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In Matplotlib:

  • I can write matplotlib.pyplot.cla() as axes.clear(), where axes is an matplotlib.axes.Axes object.
  • I can write matplotlib.pyplot.clf() as fig.clear(), where fig is a matplotlib.figure.Figure object.

Then there is matplotlib.pyplot.close(). This closes a window. Does this window correspond to any class? Is there a x.close() that is equivalent to matplotlib.pyplot.close() but in a more object oriented style?

The source code for matplotlib.pyplot.close() for my version is as follows:

if len(args)==0:
    figManager = _pylab_helpers.Gcf.get_active()
    if figManager is None: return
    else:
        _pylab_helpers.Gcf.destroy(figManager.num)
elif len(args)==1:
    arg = args[0]
    if arg=='all':
        _pylab_helpers.Gcf.destroy_all()
    elif isinstance(arg, int):
        _pylab_helpers.Gcf.destroy(arg)
    elif is_string_like(arg):
        allLabels = get_figlabels()
        if arg in allLabels:
            num = get_fignums()[allLabels.index(arg)]
            _pylab_helpers.Gcf.destroy(num)
    elif isinstance(arg, Figure):
        _pylab_helpers.Gcf.destroy_fig(arg)
    else:
        raise TypeError('Unrecognized argument type %s to close'%type(arg))
else:
    raise TypeError('close takes 0 or 1 arguments')

So, it appears to be based on the staticmethod matplotlib._pylab_helpers.Gcf.destroy which does a variety of things I don't quite follow, noting that In the interactive backends, this is bound to the window "destroy" and "delete" events. But I'm not sure how figures and windows are related.

Perhaps I'm wasting my time even thinking about this.

share|improve this question
    
The best advice I can offer: Don't be afraid of looking at the pyplot source code. I'll post an answer here in the next couple of days if somebody else (or you even) don't beat me too it :-) HTH –  pelson Feb 13 '13 at 20:07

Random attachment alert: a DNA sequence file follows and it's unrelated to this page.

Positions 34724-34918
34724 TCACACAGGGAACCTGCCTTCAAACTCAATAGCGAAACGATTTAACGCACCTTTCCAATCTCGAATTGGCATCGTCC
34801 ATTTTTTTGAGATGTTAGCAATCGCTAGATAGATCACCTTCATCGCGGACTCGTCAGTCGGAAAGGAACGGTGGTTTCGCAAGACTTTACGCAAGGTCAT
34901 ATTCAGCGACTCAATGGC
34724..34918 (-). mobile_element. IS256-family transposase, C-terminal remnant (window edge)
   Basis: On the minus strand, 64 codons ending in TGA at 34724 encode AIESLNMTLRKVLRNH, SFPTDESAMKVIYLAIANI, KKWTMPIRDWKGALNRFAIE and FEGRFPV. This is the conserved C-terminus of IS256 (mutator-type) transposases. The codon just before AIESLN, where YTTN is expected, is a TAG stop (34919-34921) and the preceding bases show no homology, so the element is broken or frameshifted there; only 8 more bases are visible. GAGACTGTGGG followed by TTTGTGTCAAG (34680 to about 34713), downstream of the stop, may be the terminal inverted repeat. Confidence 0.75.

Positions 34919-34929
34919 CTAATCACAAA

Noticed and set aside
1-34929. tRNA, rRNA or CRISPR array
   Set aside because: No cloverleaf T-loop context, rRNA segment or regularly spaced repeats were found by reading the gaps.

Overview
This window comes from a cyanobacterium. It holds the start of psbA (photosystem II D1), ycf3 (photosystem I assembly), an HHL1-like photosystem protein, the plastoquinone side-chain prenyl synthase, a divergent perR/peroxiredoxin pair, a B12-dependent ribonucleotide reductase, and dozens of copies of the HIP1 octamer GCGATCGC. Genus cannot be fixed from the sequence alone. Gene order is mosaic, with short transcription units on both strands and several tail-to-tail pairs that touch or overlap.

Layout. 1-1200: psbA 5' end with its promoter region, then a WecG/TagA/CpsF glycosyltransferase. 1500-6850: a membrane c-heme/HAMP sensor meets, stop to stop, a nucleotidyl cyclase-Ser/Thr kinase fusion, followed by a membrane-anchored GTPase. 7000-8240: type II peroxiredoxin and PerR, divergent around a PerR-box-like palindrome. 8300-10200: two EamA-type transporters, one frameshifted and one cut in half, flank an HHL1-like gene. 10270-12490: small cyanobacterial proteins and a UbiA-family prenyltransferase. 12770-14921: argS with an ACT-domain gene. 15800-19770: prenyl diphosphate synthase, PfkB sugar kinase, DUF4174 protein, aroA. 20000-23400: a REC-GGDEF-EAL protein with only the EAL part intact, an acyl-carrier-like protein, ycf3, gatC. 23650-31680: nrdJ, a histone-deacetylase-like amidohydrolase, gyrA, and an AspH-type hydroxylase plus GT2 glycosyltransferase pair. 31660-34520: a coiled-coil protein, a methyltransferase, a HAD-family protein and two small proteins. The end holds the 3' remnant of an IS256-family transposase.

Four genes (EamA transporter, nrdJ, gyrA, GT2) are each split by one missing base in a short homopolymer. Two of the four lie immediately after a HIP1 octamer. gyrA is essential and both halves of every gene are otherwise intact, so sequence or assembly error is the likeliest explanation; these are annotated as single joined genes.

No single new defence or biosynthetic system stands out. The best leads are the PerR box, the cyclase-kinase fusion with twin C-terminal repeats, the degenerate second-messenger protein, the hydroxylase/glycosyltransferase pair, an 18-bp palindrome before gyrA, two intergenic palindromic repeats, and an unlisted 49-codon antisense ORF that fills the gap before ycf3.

1 Answer 1

up vote 2 down vote accepted

Gcf is a global singleton object that keeps a list of the figures you have opened with plt.figure.

It is essentially a dictionary with some fancy code around it to keep things consistent and keep track of the active figure, ect. The class that is used as a layer between Figure (which is what is returned by plt.figure) and the GUI layer is FigureManagerBase (and it's per-toolkit sub-classes) which is defined in backend_bases.py.

Which sub-class you are using is determined by which backend you are using. These sub-classes deal with things like making sure the figure gets deleted when you click the 'x' button, and the system level gui call-backs.

FigureManagers have a destroy method which triggers their internal tear down. In principle, if you have a Figure object and want to destroy it by hand, you just need to get a hold of the manager. A reference to it isn't stored in the Figure object, but is stored in the Canvas object so you can destroy a window via

fig.canvas.manager.destroy()

which will tear the figure down, however if you do this, it might not properly clean up Gcf (which will retains a reference to the figure manager) which will make future figures made with pyplot have unexpected numbers (it won't go back to one), gca will not work as exected, ect (this is the case with Qt4).

If you are going to use pyplot at all (and be sure it will always work on every backend), then you either need to

  1. directly talk to Gcf (it's in _pyplot_helpers.py and really isn't too complicated once you see what it is trying to do
  2. reach and talk to the GUI directly (see the code in lib/matplotlib/tests/test_backend_qt4.py for how to do with with qt4, but this is going to be very toolkit dependent)
  3. plt.close(fig.number)
share|improve this answer
    
sorry, close should have been clear, now fixed. –  gerrit Feb 13 '13 at 22:06
    
@gerrit k, removed that bit of the answer. –  tcaswell Feb 13 '13 at 22:11

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